United States presidential election, 1952

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1948 United States 1956
United States presidential election, 1952
November 4, 1952
Dwight David Eisenhower, photo portrait by Bachrach, 1952.jpg AdlaiEStevenson1900-1965.jpg
Nominee Dwight D. Eisenhower Adlai Stevenson
Party Republican Democrat
Home state New York Illinois
Running mate Richard Nixon John Sparkman
Electoral vote 442 89
States won 39 9
Popular vote 34,075,529 27,375,090
Percentage 55.2% 44.3%
United States presidential election, 1952

Presidential election results map. Red denotes those won by Eisenhower/Nixon, Blue denotes states won by Stevenson/Sparkman. Numbers indicate the number of electoral votes allotted to each state.

Incumbent President
Harry S. Truman
Democrat

This election was between Governor of Illinois Adlai Stevenson and General Dwight D. Eisenhower. Dwight D. Eisenhower won the election by 442 electoral votes. Adlai Stevenson got only 89 electoral votes.

Incumbent President Harry S. Truman was eligible to run again because the newly passed amendment did not matter who was president at that time. Truman chose not not run so the Democratic Party elected Adlai Stevenson.

Eisenhower was 62 when he won the election. This was the last time an older candidate was elected since James Buchanan was elected in 1856 at 65[1] until Ronald Reagan surpassed his age at 69 in the 1980 election.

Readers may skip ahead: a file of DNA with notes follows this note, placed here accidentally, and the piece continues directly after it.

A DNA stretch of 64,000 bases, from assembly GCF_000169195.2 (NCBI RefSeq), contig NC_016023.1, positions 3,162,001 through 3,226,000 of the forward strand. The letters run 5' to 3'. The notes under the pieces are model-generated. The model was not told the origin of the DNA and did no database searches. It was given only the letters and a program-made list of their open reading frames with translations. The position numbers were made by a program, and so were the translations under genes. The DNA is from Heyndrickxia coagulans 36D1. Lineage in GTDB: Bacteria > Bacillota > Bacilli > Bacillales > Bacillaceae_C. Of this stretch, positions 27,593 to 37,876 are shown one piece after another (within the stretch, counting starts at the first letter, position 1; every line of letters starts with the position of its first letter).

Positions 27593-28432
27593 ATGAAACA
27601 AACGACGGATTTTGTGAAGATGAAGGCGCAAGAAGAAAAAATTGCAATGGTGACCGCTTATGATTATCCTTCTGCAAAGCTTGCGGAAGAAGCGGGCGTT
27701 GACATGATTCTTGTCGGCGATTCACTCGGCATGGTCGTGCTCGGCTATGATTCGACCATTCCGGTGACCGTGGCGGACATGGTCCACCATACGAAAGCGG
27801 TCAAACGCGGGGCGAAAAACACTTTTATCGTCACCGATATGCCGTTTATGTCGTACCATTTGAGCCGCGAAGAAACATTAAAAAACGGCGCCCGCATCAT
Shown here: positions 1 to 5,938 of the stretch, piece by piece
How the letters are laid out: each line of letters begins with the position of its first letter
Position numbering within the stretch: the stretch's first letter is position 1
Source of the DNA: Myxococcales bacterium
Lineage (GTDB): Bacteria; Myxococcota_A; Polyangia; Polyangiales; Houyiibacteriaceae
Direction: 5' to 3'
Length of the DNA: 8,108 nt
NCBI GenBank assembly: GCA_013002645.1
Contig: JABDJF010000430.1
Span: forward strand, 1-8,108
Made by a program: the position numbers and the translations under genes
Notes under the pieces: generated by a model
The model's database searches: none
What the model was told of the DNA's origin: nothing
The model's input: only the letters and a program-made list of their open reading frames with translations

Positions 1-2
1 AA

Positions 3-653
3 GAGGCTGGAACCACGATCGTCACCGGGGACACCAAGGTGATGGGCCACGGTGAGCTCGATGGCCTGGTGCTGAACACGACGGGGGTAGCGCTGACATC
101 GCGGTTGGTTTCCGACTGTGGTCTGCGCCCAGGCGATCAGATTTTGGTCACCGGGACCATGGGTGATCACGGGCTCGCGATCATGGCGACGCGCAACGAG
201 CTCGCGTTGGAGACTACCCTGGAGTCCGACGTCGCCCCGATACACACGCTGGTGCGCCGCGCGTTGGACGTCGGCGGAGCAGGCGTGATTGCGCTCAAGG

Notable candidate included General Douglas MacArthur as the Constitution.

Candidates[change | change source]

Democratic Party[change | change source]

Democratic candidates:

Candidates gallery[change | change source]

Barkley was 74 years old and not accepted by labor union leaders because of his age.

Truman's running mate was going to be Senator Estes Kefauver, but he did not choose to run in the election. Truman's presidential disapproval rating was 66% at the end of his presidential term until decades later by Richard Nixon and later surpassed by George W. Bush.[2]

Adlai Stevenson's poster campaign is saying that Stevenson is comparing Herbert Hoover's party as the danger to Franklin D. Roosevelt's party as the safer
Kefauver won all but three primaries, but failed to win nomination      No primary      W. Averell Harriman      Hubert Humphrey      Estes Kefauver      Richard Russell Jr.

Republican Party[change | change source]

Republican candidates:

Candidates gallery[change | change source]

Results by state[change | change source]

Results by country. Shade of red is for Eisenhower (Republican). Shade of blue is for Stevenson (Democratic)
Candidate (Party) Electoral
votes
States
carried*
Popular
vote
Pct.
Eisenhower (Republican) 442 39 34,075,529 55.2%
Stevenson (Democratic) 89 9 27,375,090 44.3%
Hallinan (Progressive) 0 0 140,746 0.2%
Hamblen (Prohibition) 0 0 73,412 0.1%
Hass (Socialist Labor) 0 0 30,406 0.1%
Hoopes (Socialist) 0 0 20,203 0.0%
MacArthur (Constitution) 0 0 17,205 0.0%
Others 0 0 19,351 0.0%
Total   531 48 61,751,942 100%

Close state races[change | change source]

Election results in these states were less than or ten percentage points. Colors represent the winning party, using the present-day convention in which red indicates Republican and blue indicates Democrat.

  1. Kentucky, 0.07%
  2. Tennessee, 0.27%
  3. South Carolina, 1.44%
  4. Missouri, 1.56%
  5. Rhode Island, 1.84%
  6. West Virginia, 3.85%
  7. Delaware, 3.88%

References[change | change source]

  1. Frum, David (2000). How We Got Here: The '70s. New York, New York: Basic Books. p. 7. ISBN 0-465-04195-7.
  2. Susan Page (April 22, 2008). "Disapproval of Bush breaks record". USA Today. http://usatoday30.usatoday.com/news/washington/2008-04-21-bushrating_N.htm. Retrieved December 16, 2012.
  3. "The Presidents". uselectionatlas.org. David Leip. http://www.uselectionatlas.org/INFORMATION/INFORMATION/presidents.php. Retrieved 2013-03-02.

Other websites[change | change source]